Slavery was allowed in the colony, and some leading Boston merchants participated in the African slave trade. But a prominent minority openly opposed slave-holding on Biblical grounds from at least 1700 onward, leading finally to its abolition in Massachusetts in 1783. That was 50 years before the British Empire got around to ending slavery, and 80 years before the U.S. did. Public opinion in Boston did backslide somewhat after local merchant Francis Cabot Lowell succeeded, by way of some brilliant industrial espionage, in reproducing English cotton-mill technology along the Charles River west of Boston in 1815. The region’s soon-booming textile industry needed cotton from Southern plantations. Its most talented politician, Daniel Webster, went from calling the slave trade “odious and abominable” to emphasizing good relations with the slave-owning South. Boston still became the headquarters of the movement to abolish slavery nationwide, but its leaders were ostracized and on occasion pursued by violent mobs.
When Peterson writes of the “fall” of the Boston city-state, he’s referring to the end of its self-perception as an independent entity with the right to ignore and even rise up against unwelcome dictates from afar. He suggests that the Fugitive Slave Act of 1850, passed by Congress with the vocal support of U.S. Secretary of State Webster, ushered in its final demise. “There is no Boston today,” lamented a local preacher in 1854. “There was a Boston once. Now there is a north suburb to the city of Alexandria; that is what Boston is. And you and I, fellow-subjects of the state of Virginia.”
Yet it was the Fugitive Slave Act, and the subsequent prosecutions of escaped slaves in Boston, that finally turned the city solidly against slavery. “We went to bed one night old fashioned, conservative, Compromise Union Whigs, and waked up stark mad abolitionists,” said cotton-mill owner Amos Lawrence. After that Lawrence and other Bostonians worked with new resolve to win the rest of the country over to their cause, assisted by the fact that New Englanders had been making their way westward for generations, and presumably spreading the region’s manners of thought. It surely isn’t entirely a coincidence that Abraham Lincoln and his Secretary of State William Seward were both descended from New England settlers, and that Ulysses S. Grant could trace his ancestry straight back to the Massachusetts Bay Company crossing of 1630.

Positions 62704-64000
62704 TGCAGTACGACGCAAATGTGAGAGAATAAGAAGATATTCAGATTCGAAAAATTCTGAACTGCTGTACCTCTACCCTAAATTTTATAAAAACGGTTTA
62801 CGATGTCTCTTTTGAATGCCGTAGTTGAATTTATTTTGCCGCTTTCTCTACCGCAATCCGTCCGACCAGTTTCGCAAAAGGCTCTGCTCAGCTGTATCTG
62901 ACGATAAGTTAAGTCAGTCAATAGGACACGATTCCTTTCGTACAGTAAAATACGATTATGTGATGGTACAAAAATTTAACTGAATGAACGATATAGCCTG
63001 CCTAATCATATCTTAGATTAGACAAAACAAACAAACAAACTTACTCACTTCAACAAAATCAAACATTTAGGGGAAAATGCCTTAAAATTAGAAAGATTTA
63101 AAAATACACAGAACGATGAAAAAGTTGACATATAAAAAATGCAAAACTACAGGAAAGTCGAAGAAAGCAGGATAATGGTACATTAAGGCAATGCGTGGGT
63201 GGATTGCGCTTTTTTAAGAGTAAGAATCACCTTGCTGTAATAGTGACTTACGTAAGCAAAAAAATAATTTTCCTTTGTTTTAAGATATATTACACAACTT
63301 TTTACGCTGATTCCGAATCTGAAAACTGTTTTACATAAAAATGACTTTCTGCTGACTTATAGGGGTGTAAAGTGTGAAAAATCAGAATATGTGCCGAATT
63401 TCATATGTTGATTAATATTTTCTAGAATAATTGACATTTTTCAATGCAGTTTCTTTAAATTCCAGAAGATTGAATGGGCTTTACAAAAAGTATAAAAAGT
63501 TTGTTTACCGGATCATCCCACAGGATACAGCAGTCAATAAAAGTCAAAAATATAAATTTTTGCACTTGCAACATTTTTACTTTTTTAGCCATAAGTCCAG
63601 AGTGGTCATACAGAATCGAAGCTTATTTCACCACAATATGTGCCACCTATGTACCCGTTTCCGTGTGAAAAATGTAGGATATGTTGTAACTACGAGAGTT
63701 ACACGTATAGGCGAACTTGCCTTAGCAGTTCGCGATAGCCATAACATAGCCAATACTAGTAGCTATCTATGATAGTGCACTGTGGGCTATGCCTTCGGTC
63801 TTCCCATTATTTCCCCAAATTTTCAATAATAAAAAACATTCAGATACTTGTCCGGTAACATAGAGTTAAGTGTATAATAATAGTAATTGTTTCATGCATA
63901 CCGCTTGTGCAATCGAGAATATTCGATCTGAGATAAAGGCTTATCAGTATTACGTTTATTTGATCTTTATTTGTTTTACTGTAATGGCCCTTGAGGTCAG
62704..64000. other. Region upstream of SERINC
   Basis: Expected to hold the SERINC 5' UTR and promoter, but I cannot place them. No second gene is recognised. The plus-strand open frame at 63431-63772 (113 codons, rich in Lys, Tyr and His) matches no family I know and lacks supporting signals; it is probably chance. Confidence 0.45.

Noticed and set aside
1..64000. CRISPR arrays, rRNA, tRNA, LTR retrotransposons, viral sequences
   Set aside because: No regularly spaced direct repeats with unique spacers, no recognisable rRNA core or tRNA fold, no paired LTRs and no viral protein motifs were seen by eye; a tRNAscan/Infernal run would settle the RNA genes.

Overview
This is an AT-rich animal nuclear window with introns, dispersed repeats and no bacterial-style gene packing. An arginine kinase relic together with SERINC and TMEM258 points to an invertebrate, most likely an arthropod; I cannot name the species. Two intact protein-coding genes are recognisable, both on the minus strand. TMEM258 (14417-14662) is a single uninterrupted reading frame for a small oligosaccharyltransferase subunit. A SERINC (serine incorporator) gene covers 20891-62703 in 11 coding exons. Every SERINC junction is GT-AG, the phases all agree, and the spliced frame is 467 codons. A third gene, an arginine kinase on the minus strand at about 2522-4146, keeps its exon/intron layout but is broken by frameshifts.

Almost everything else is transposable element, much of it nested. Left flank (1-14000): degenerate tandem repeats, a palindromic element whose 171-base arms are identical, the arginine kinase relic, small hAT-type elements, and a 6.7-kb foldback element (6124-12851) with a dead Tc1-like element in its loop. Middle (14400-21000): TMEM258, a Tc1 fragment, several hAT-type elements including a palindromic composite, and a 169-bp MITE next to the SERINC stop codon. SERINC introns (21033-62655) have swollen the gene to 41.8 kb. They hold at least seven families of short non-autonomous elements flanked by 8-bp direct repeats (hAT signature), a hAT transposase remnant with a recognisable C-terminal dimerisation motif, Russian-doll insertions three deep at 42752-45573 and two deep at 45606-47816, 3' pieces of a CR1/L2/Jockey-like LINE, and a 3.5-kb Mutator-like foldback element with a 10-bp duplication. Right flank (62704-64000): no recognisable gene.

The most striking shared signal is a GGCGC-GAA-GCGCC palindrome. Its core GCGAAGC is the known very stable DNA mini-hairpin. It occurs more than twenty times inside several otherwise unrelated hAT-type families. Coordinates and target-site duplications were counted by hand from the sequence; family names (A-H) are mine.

No this does not exactly amount to the story of a virtuous city on a hill, shining its goodness from coast to coast. And no, I’m also not sure what led me to consume nearly 1,100 pages(5) of New England history in succession (the fact that both books are quirkily fascinating helped). But I came away from the experience with a sense that the Puritan undercurrent of self-criticism, of trying to holding one’s community to high standards even as they are being violated right and left, may be the most appealing and important legacy of Winthrop and those who succeeded him. If American exceptionalism is your thing, you really shouldn’t be leaving this part out.
(1) That's how the passage is rendered in the Geneva Bible that Winthrop favored.
(2) The original seal of the Massachusetts Bay Colony featured a Native American man pleading "Come over and help us," a reference to the passage in Acts of the Apostles in which a man appears to St. Paul in a dream and says, "Come over to Macedonia and help us."
(3) That's including end notes and indexes. But I actually did read a lot of the end notes.
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Justin Fox is a Bloomberg Opinion columnist covering business. He was the editorial director of Harvard Business Review and wrote for Time, Fortune and American Banker. He is the author of “The Myth of the Rational Market.”